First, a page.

Coronavirus has killed hundreds and sickened tens of thousands in Georgia. (Image: Centers for Disease Control and Prevention)

ATLANTA – Restaurants, gyms, barbershops and other popular gathering spots in Georgia will be allowed to reopen in the coming days amid signs the spread of coronavirus is slowing down, Gov. Brian Kemp announced Monday.

However, several businesses hit hard by virus-prompted closures will have to stay shuttered for the foreseeable future including bars, nightclubs, music venues and amusement parks, the governor said.

The phased approach follows guidelines from federal officials and President Donald Trump, who has urged states to reopen many businesses following weeks of widespread shutdowns.

Kemp stressed at a news conference Monday that businesses set to reopen must abide by the same social-distancing and sanitation measures as other businesses that were not forced to close amid Georgia’s shelter-in-place order.

“I think this is the right approach at the right time,” Kemp said. “It’s not just throwing the keys back to business owners.”

A host of businesses will be allowed to reopen on Friday including gyms, fitness centers, bowling alleys, tattoo parlors, barbershops, cosmetologists, hair designers, nail salons, estheticians, massage therapists and schools for those trades.

Dine-in restaurants and movie theaters will be allowed to reopen next Monday, Kemp said. Elective surgeries that were put on hold to help hospitals tackle COVID-19 patients will also be permitted to resume.

Additionally, churches will be allowed to hold in-person services so long as worshippers keep their distance from each other.

Meanwhile, many other establishments will not be allowed to reopen yet. They include bars, night clubs, amusement parks and live-performance venues.

Public schools in Georgia will “absolutely” remain closed for the rest of this school year despite the gradual reopening of other activities in the state, Kemp said.

The governor indicated he may not extend the statewide shelter-in-place order again after it expires at the end of this month. But he also urged seniors and people with chronic health issues to continue staying home until at least through May 13, when the state’s public health emergency is set to expire.

As of noon Monday, nearly 19,000 people in Georgia had tested positive for COVID-19, the disease caused by the novel strain of coronavirus that sparked a global pandemic. The virus had killed 733 Georgians.

Still, national modeling and local data are starting to show a slowdown in the number of positive cases, hospital admissions and deaths traced to coronavirus, said Dr. Kathleen Toomey, the state’s public health commissioner.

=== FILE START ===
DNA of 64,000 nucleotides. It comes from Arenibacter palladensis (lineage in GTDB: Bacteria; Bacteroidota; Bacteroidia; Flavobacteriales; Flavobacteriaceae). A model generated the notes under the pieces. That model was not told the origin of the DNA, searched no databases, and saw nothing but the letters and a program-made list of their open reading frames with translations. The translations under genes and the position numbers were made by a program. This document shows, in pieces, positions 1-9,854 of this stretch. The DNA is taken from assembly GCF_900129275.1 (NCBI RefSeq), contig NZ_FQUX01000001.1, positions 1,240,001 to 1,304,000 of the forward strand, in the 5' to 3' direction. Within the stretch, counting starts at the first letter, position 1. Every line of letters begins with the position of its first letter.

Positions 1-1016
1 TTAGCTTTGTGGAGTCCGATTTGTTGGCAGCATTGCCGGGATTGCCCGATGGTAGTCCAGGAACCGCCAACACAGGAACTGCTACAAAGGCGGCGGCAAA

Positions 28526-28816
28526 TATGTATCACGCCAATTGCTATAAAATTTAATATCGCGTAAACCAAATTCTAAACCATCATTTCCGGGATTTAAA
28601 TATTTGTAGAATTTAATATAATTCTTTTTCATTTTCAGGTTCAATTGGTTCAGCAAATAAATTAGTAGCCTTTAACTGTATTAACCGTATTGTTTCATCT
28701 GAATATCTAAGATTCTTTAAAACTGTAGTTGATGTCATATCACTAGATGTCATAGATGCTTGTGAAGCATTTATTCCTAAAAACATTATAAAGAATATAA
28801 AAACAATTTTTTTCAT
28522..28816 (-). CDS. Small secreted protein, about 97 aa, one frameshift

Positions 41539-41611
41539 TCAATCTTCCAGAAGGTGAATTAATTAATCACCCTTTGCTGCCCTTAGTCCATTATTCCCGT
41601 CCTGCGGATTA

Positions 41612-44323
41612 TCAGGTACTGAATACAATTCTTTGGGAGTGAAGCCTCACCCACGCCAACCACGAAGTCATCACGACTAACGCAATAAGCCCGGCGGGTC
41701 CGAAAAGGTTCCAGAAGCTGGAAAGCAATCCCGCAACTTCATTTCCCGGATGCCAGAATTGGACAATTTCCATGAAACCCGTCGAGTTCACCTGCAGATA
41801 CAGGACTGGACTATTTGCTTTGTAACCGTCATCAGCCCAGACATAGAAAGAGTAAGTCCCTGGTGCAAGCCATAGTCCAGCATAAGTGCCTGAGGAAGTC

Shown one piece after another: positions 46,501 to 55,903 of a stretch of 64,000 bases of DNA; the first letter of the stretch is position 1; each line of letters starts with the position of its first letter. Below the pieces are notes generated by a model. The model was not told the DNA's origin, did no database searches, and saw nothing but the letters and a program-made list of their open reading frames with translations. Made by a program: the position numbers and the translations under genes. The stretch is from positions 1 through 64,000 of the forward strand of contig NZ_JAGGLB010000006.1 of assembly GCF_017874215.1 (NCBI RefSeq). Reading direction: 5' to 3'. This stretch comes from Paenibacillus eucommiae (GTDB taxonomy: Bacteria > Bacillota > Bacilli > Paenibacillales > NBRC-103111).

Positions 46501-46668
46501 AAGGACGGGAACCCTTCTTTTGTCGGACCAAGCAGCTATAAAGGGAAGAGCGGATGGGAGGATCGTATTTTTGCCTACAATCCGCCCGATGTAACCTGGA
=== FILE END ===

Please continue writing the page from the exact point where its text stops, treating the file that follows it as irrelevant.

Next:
On Monday, Toomey said Georgia is on track to see enough of a decrease in the rate at which the virus is spreading to likely be able to safely lift the statewide shelter-in-place order by month’s end.

By then, state officials working with volunteers and medical students should be well underway with a new effort to undertake massive statewide “contact tracing,” which will track in detail the web of interactions that those who contract coronavirus have with other people, Toomey said.

“This is the way we’re going to stop the virus,” Toomey said Monday. “This is the way we’re going to keep spread from occurring even as we begin to gradually open up the state.”

The governor also highlighted a push to increase the number of tests that can be done per day by local universities and the Georgia National Guard. More state testing should help reduce Georgia’s heavy reliance on commercial tests, which often come with slow result turnaround times.

As part of the testing push, Kemp touted a mobile screening app created by Augusta University that lets doctors diagnose a person’s symptoms via live video and, if necessary, formally refer that person to a nearby testing site.

The university has also started producing mouth swabs from 3-D printers to expand the availability of diagnostic testing supplies, Kemp said.

Augusta University will also host an operation center run by the National Guard that aims to tighten coordination between several state agencies on COVID-19 testing and information-sharing efforts.

“That will serve as Gov. Kemp’s unblinking eye on coronavirus,” said National Guard Adj. Gen. Thomas Carden.

At Monday’s news conference, the governor batted back skepticism from some health officials and experts over whether states like Georgia are ready to emerge from mandatory closures of gathering places like restaurants.

Kemp noted the phased-in reopening approach is meant to ease financial hardships for workers and business owners while giving health officials more time to ramp up testing and tracking programs, which will prove key once more people go back to work.

“These are tough decisions, no doubt,” Kemp said. “But we’ve also got to think about the effects on our economy and on these individuals from a mental health perspective, from a physical health perspective and literally for people being able to put food on their tables.”

The governor was backed in the decision by top state leaders like Georgia House Speaker David Ralston, who emphasized the challenge of balancing concerns for people who are losing loved ones to the virus with the possibility of many residents losing their livelihoods.

“These are measured, balanced steps,” Ralston said. “They don’t go as far as some would like. But I think they go as far as we can responsibly go at this time.”